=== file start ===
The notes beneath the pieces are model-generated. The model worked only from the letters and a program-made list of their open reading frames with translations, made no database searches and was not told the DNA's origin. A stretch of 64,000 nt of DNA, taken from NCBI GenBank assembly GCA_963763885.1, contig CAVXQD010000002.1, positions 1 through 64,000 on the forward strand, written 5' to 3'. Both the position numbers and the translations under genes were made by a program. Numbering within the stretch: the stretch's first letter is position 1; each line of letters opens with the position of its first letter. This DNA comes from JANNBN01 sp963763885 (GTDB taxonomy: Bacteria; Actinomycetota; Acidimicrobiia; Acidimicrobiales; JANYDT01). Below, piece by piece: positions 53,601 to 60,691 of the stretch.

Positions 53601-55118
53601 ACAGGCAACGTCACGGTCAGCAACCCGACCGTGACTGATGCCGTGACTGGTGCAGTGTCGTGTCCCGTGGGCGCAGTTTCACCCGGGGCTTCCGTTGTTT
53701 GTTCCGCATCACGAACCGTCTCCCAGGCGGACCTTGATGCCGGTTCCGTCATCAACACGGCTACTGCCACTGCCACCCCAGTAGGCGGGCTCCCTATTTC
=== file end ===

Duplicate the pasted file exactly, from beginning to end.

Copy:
The notes beneath the pieces are model-generated. The model worked only from the letters and a program-made list of their open reading frames with translations, made no database searches and was not told the DNA's origin. A stretch of 64,000 nt of DNA, taken from NCBI GenBank assembly GCA_963763885.1, contig CAVXQD010000002.1, positions 1 through 64,000 on the forward strand, written 5' to 3'. Both the position numbers and the translations under genes were made by a program. Numbering within the stretch: the stretch's first letter is position 1; each line of letters opens with the position of its first letter. This DNA comes from JANNBN01 sp963763885 (GTDB taxonomy: Bacteria; Actinomycetota; Acidimicrobiia; Acidimicrobiales; JANYDT01). Below, piece by piece: positions 53,601 to 60,691 of the stretch.

Positions 53601-55118
53601 ACAGGCAACGTCACGGTCAGCAACCCGACCGTGACTGATGCCGTGACTGGTGCAGTGTCGTGTCCCGTGGGCGCAGTTTCACCCGGGGCTTCCGTTGTTT
53701 GTTCCGCATCACGAACCGTCTCCCAGGCGGACCTTGATGCCGGTTCCGTCATCAACACGGCTACTGCCACTGCCACCCCAGTAGGCGGGCTCCCTATTTC